What is a Narcissistic Person?

The term “narcissistic” is often used casually in popular culture to describe someone who is self-centered, vain, or egotistical. But in psychology, Narcissistic Personality Disorder is a serious condition that goes beyond just being self-absorbed. A narcissistic person has extremely high levels of self-focus, grandiosity, and a lack of empathy for others.

In this post, we’ll explore the main characteristics and behaviors of a narcissistic person, and discuss treatment options and how to deal with these difficult personalities.

Define Narcissistic Personality Disorder

What is a Narcissistic Personality?

A narcissistic personality is a cluster of personality traits that are characterized by an excessive focus on self, an inflated sense of self-importance, and a lack of empathy for others.

Individuals with this disorder often feel entitled to special treatment, are preoccupied with fantasies of success, power, or ideal love, and have trouble accepting criticism or blame.

They may be viewed as charming or charismatic at first, but over time, relationships with them can be draining and damaging.

It’s important to note that not all self-centered behavior is indicative of a personality disorder, however. Narcissistic personality disorder is typically diagnosed when these traits are so pronounced that they significantly impair social, work, or other areas of functioning.

How is Narcissistic Personality Disorder Diagnosed?

How is Narcissistic Personality Disorder Diagnosed?

To diagnose Narcissistic Personality Disorder (NPD), a mental health professional typically follows specific criteria outlined in the Diagnostic and Statistical Manual of Mental Disorders (DSM-5).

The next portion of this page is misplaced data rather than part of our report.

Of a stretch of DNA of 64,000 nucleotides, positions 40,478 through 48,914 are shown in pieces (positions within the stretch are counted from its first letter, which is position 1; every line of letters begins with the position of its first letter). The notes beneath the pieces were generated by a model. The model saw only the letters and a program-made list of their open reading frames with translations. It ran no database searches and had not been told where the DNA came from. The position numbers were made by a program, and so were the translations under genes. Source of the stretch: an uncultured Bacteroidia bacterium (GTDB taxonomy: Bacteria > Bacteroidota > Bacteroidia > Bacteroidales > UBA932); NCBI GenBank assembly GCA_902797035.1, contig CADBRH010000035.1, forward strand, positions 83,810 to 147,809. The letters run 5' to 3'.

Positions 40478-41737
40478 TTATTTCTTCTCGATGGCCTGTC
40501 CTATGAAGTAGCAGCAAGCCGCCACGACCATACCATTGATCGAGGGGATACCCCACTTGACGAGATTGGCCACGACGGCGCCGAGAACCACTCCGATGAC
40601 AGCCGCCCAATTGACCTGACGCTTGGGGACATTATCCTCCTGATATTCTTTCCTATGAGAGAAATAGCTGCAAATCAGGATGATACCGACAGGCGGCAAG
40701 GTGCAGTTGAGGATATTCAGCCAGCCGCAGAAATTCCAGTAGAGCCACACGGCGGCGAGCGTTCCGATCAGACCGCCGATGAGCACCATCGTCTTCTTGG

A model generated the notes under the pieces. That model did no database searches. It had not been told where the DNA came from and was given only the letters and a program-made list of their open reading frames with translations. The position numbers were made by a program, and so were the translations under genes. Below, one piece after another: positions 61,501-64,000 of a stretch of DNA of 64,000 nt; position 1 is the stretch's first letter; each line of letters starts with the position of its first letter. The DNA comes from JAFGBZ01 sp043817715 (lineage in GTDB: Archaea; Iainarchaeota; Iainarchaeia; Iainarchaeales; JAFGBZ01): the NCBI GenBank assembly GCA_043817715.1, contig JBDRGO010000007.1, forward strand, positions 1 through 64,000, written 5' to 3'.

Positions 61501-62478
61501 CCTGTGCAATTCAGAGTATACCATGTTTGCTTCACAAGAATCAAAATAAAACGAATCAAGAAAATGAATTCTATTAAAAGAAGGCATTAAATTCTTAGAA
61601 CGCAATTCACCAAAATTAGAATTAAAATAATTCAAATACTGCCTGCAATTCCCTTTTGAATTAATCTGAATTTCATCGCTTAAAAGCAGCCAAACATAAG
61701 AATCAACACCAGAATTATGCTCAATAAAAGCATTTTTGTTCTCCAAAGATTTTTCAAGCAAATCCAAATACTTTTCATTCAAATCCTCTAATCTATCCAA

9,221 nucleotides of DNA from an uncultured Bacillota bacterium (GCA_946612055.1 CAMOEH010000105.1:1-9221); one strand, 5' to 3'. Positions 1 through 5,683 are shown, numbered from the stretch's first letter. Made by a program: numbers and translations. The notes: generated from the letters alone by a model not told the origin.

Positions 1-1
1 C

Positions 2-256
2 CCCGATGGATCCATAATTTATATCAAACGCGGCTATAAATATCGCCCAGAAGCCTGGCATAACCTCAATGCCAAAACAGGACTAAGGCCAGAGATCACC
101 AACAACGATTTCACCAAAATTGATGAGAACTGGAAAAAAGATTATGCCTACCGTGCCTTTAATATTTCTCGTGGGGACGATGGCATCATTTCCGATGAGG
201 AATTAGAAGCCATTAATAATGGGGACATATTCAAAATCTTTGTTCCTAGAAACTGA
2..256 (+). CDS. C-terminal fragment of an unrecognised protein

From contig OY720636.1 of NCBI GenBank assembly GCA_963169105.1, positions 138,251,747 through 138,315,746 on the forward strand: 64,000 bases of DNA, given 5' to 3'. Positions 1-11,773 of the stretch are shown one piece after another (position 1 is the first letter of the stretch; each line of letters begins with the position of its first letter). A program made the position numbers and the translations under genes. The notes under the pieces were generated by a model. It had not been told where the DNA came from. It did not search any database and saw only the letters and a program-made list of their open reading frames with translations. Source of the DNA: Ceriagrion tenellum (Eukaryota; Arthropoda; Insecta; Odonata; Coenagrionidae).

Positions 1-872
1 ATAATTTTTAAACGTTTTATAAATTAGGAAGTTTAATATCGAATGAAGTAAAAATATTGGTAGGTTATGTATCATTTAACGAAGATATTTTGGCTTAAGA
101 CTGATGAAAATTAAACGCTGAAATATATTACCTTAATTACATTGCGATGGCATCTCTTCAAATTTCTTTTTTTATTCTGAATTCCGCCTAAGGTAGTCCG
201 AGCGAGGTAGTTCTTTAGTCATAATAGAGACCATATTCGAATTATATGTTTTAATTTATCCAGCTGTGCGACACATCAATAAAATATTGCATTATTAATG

It’s crucial to note that diagnosing NPD should be done by a qualified mental health professional, such as a psychologist or psychiatrist, who has experience in assessing personality disorders.

Self-diagnosis or informal assessments may not provide an accurate representation of the disorder.

Here are the general steps involved in diagnosing NPD:

Initial assessment

The process begins with an initial evaluation where the mental health professional gathers information about the individual’s symptoms, medical history, and personal background.

They may conduct interviews with the individual and, in some cases, even involve their close relatives or friends to gain additional insight.

psychiatric assessment

Diagnostic criteria

When assessing for Narcissistic Personality Disorder (NPD), mental health professionals rely on the diagnostic criteria outlined in the Diagnostic and Statistical Manual of Mental Disorders (DSM-5).

The DSM-5 provides a set of nine criteria, and to receive a diagnosis of NPD, an individual must meet at least five of these criteria.

Here are the expanded diagnostic criteria for NPD:

Grandiosity. A person with NPD has an exaggerated sense of self-importance and a belief that they are special and unique. They may exaggerate their achievements and talents and expect others to recognize and admire them.

Fantasies of unlimited success, power, brilliance, or beauty. Individuals with NPD often fantasize about obtaining limitless success, power, intelligence, or physical attractiveness. They may daydream about being famous, influential, or exceptionally talented.

Need for admiration. People with NPD have a constant need for admiration and praise from others. They seek validation and attention and may become upset if they feel ignored or unappreciated.

Sense of entitlement. A narcissistic person has an entitled attitude and believes they deserve special treatment. They may expect others to cater to their needs and desires without question or consideration for others’ feelings.

diagnosing a narcissist

Exploitative behavior. Individuals with NPD may exploit others for personal gain or advantage. They may manipulate or take advantage of others to achieve their own goals, showing little regard for the feelings or well-being of others.

Lack of empathy. A narcissistic person will struggle to recognize or identify with the emotions and needs of others. They may disregard or dismiss the feelings of others, displaying a lack of empathy or compassion.

Envious of others or belief that others are envious of them. Narcissists experience intense envy towards others who they perceive as more successful, attractive, or accomplished. Alternatively, they may believe that others envy them for their perceived superiority.